Comment at end
17th February, 2010
I have pasted below an interesting post from Conor’s Commentary. Describing his blog as “about politics, education, Ireland, culture and travel”, Conor Ryan is a Dublin-born writer and consultant and was a former adviser to Tony Blair and David Blunkett on education. He is now based in Bath in the South West of England. With its emphasis on Tony Blair’s humanitarianism, and links to prove it, this post highlights, intentionally or not, how Britain’s political Left has lost its way.
The critics of Tony Blair count only bodies when they look at Iraq. They see, and register nothing positive. Even dead soldiers are counted by those of the Left, many of whom wouldn’t spit on a soldier if he were in flames. The fact is that to lose only 179 soldiers in a war which lasted for six years is testament to our troops and the handling of the war. As for those who died on the ground, numbers are hotly disputed. One thing we can be sure of – many, if not most of those killed were victims of the insurgents and not western troops. Odd as it seems the lost Left do not seem to notice these insurgents and their car bombings when they do their often exaggerated body-counts. Nor do they ever cast their minds back to the good ol’ days when they, presumably, were out in Iraq helping free Iraqis from Saddam’s 30 year reign of terror. If they could in all honesty recall such an unlikely period in their lives, they might remember to thank Mr Blair for finishing the job. Strange that they seem to have forgotten all of that. Isn’t it just?
Conor Ryan cites the negligent examples of John Major and Bill Clinton in Bosnia and of the UN in Rwanda. It seems that the Left, and even the Right and Centre would prefer that Blair had been John Major Mark II. He wasn’t, and isn’t, and a free Iraq is the result, without a genocidal leader. And perhaps one day soon Afghanistan too will close the book on its bloody history. When that day comes Tony Blair’s name will figure high. True victories for humanitarian interventionism.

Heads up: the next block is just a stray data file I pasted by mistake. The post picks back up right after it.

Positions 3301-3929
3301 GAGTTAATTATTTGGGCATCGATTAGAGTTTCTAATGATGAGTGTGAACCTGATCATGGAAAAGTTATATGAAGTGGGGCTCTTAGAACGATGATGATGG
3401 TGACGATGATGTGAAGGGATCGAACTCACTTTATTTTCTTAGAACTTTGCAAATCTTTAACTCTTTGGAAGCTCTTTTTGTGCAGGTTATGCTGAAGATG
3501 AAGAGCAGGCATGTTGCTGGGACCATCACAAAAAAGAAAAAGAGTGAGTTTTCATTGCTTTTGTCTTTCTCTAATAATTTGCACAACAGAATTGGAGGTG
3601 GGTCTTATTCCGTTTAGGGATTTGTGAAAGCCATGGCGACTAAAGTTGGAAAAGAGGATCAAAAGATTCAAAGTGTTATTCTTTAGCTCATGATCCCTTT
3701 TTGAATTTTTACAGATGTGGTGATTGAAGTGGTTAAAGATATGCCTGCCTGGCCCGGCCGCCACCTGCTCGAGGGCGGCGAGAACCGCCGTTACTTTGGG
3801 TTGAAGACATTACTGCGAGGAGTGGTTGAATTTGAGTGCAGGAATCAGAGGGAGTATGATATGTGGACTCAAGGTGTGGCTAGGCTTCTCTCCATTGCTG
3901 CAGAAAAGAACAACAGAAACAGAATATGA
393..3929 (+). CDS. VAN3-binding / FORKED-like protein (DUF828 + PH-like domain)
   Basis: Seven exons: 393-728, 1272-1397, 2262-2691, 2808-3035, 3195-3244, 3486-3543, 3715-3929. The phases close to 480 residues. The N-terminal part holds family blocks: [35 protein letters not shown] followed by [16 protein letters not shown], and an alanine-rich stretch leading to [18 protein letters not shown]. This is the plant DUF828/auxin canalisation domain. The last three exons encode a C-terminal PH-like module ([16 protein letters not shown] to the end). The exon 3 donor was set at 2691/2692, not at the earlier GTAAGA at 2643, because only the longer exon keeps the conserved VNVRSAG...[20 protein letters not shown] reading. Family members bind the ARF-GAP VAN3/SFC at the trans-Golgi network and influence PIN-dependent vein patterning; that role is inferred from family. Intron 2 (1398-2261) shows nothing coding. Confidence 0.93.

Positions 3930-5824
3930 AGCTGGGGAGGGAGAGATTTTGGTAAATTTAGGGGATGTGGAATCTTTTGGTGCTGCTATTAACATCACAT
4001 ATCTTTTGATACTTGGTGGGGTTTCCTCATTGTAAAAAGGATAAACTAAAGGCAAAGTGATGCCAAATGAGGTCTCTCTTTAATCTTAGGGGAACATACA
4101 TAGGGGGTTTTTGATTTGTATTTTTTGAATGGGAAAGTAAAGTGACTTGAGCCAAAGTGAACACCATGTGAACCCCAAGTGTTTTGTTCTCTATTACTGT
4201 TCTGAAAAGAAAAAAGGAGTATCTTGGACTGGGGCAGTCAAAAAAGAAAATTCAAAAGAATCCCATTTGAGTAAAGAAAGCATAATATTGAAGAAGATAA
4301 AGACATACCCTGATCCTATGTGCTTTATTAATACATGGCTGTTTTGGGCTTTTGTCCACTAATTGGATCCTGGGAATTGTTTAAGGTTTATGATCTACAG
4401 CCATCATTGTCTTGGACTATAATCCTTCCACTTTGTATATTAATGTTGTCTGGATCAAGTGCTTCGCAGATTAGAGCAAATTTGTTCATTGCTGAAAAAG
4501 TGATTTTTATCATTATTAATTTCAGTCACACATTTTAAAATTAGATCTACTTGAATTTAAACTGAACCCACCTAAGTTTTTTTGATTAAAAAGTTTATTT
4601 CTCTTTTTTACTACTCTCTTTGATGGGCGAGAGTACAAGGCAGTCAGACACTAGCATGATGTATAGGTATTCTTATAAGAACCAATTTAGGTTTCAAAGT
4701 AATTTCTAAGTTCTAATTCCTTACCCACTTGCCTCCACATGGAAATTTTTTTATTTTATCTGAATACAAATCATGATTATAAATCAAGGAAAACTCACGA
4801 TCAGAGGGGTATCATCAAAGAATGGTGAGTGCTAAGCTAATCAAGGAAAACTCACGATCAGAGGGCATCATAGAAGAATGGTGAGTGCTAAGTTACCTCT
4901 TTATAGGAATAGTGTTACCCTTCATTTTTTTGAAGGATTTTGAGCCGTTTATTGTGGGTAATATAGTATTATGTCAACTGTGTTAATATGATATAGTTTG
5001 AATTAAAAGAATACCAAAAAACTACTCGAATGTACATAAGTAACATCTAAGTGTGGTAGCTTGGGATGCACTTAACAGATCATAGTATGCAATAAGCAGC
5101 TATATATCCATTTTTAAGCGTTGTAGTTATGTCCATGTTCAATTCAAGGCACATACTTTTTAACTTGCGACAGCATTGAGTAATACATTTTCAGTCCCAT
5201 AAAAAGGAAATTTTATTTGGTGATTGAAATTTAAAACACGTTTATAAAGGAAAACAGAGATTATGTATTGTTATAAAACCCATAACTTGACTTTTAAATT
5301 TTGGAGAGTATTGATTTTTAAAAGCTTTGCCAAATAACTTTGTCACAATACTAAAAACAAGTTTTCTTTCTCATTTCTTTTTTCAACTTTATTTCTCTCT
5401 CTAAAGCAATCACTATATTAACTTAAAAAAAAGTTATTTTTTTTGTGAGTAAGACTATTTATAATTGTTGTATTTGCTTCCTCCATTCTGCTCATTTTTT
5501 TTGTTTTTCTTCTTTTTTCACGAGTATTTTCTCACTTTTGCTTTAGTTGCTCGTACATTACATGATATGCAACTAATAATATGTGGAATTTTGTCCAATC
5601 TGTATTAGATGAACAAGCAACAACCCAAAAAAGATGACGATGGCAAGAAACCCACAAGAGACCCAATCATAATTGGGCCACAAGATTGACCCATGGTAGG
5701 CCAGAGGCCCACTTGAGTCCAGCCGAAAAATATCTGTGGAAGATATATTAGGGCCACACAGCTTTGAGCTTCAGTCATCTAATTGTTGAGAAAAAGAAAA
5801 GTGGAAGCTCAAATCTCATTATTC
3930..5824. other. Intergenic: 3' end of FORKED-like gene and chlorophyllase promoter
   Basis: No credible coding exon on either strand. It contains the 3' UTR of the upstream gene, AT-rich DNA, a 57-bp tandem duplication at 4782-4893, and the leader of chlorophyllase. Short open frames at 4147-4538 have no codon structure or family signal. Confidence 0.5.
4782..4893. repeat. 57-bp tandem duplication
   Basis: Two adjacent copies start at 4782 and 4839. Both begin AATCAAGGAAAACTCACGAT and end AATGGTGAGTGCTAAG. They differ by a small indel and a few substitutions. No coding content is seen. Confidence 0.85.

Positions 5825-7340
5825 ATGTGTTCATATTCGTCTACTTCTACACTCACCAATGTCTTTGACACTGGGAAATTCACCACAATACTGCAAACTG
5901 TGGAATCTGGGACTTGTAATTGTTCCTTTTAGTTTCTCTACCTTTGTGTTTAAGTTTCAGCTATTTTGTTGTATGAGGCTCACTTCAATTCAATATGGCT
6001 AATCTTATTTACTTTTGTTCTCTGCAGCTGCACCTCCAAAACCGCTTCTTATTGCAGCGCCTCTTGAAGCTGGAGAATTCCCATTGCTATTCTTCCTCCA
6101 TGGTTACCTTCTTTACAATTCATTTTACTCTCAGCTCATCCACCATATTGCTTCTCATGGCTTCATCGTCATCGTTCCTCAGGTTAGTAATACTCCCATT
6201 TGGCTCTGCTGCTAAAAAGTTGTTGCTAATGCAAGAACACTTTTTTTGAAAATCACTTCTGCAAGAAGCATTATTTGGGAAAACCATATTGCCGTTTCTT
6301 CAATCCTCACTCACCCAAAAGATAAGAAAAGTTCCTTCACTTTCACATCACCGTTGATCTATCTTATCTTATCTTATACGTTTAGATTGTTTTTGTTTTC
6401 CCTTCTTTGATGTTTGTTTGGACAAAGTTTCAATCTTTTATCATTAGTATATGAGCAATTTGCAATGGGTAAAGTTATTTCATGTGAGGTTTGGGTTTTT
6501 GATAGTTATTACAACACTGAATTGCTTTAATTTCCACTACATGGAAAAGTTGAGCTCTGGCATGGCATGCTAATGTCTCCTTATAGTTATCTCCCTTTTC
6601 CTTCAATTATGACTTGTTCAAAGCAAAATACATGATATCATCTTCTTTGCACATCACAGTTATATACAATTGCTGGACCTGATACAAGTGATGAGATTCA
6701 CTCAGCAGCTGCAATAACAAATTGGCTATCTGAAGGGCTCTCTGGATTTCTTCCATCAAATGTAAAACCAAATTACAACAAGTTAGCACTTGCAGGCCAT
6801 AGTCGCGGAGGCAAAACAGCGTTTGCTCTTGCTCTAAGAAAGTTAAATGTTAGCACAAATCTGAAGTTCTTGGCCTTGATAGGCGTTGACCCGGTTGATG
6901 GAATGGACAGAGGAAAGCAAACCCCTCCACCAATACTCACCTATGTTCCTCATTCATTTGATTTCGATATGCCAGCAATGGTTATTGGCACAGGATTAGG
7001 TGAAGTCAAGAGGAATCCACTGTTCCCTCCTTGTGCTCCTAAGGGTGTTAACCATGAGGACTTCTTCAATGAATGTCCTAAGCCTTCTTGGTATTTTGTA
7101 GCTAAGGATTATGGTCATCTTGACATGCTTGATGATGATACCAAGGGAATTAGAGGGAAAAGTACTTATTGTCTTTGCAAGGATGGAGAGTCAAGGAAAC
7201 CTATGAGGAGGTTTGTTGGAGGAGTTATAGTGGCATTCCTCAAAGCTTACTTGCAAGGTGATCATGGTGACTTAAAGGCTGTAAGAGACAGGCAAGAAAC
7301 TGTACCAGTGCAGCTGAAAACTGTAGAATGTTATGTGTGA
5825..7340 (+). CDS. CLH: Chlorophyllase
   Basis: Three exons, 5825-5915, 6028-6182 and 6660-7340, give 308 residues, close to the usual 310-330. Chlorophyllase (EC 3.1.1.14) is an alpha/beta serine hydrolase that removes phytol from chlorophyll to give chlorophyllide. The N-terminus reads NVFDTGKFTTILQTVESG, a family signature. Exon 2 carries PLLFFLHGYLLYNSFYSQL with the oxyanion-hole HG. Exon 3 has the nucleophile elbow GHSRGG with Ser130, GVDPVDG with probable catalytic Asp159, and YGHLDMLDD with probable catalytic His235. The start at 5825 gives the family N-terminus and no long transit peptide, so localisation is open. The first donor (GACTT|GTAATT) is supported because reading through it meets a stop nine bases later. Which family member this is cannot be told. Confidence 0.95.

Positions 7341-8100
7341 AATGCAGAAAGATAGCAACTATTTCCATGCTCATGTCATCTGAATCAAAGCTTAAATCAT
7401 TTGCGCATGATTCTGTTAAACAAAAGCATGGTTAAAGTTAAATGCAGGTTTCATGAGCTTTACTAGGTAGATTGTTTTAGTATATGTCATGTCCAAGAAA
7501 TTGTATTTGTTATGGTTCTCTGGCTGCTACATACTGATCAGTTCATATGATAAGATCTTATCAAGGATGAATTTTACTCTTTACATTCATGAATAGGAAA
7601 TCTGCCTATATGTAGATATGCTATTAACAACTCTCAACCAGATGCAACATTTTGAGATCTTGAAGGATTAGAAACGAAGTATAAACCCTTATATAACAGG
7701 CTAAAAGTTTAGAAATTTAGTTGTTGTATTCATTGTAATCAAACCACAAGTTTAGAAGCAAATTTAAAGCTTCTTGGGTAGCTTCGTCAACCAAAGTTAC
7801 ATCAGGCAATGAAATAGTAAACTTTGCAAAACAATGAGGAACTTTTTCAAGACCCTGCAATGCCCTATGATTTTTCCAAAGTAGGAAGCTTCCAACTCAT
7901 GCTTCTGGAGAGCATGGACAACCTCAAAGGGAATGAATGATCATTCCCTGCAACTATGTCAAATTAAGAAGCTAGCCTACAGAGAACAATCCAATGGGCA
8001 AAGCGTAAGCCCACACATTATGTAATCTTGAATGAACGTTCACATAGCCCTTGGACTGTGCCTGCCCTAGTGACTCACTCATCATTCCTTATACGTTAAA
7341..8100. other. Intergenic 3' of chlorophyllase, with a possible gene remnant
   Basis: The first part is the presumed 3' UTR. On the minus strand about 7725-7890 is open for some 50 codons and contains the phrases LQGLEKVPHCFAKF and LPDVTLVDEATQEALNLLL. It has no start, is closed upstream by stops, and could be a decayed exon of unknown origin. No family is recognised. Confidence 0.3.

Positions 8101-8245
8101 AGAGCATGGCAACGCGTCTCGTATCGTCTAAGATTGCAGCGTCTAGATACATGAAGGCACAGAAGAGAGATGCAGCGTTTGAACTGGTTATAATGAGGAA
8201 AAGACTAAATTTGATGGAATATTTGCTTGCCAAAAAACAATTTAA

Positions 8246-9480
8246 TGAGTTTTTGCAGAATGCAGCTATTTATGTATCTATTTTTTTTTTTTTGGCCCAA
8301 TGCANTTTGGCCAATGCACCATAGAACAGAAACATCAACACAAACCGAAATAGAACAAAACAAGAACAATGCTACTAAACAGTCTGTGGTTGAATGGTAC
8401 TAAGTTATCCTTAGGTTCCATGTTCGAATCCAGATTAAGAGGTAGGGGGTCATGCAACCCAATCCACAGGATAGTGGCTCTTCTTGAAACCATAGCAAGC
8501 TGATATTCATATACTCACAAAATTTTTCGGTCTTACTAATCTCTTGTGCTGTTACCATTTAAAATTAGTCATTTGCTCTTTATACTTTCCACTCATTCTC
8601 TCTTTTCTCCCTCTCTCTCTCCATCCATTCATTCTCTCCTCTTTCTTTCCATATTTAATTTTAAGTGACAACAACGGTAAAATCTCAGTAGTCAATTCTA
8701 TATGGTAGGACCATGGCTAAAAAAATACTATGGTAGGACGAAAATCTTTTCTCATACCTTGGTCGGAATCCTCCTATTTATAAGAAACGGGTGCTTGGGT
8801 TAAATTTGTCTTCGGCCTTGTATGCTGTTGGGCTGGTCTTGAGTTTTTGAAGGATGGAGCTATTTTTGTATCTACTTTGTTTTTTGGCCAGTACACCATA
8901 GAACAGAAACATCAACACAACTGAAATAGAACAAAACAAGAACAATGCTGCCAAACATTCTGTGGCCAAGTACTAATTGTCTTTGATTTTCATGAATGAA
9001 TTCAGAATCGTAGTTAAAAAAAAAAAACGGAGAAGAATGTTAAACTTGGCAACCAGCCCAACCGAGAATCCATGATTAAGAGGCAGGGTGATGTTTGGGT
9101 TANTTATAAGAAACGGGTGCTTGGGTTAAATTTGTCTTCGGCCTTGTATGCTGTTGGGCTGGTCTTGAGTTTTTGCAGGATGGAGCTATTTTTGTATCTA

To the surprise of few, Tony Blair has made a robust case to the Chilcot inquiry for his decision to join the Americans in the invasion of Iraq. His presence reminds us of what we have lost. That we have learnt not much new should be no surprise to anyone. We have had several previous inquiries. But it is still useful to be reminded of two things: we’ve had lots of process discussion, but Blair has made clear that in the end this was a matter of his making a decision, whatever one’s subsequent view of it. And we need Prime Ministers who can take decisions.
But the second point is the context of Blair’s own experience, as set out in the 1999 Chicago speech, but also enacted in Sierra Leone and Kosovo, both of which would be illegal in the eyes of those who believe that any action not supported by China and Russia should never take place. I was not in no 10 at the time, so merely observed the debate from outside. But I personally was never entirely convinced of the way the WMD argument was deployed, while believing that Saddam should go not only because of the threat he posed to the region but also to his own people. At the time, I remember thinking that the strongest case made by Blair was a speech to the 2003 Labour spring conference where he used strong moral arguments to link the humanitarian to the WMD case. Blair’s evidence to the inquiry that the aftermath planning was focused on humanitarian planning rather than unexpected Al Qaeda insurgency or Iranian-inspired terrorism was particularly interesting in this context.
When one remembers the 110,000 people who died as a result of the inaction in Bosnia of John Major and Bill Clinton or the million deaths as a result of the deplorable failure of the UN in Rwanda, it is to accept that we should never act to stop such murder, which is the corollary of what most of Blair’s critics suggest. The real tragedy of the failings in the aftermath of the quick military victory, and the near-consensus in the West about what has resulted, is that it is likely to leave other genocidal leaders like Milosevic or Saddam to continue unfettered unless China changes the habits of a lifetime and opposes them.
Tags: 1999 Chicago speech, Afghanistan, Bosnia, Chilcot Inquiry, Conor Ryan, Genocide, humanitarian interventionism, Iraq, Kosovo, Milosevic, prime ministers, Rwanda, Saddam, Sierra Leone, take decision, Tony Blair, true humanitarian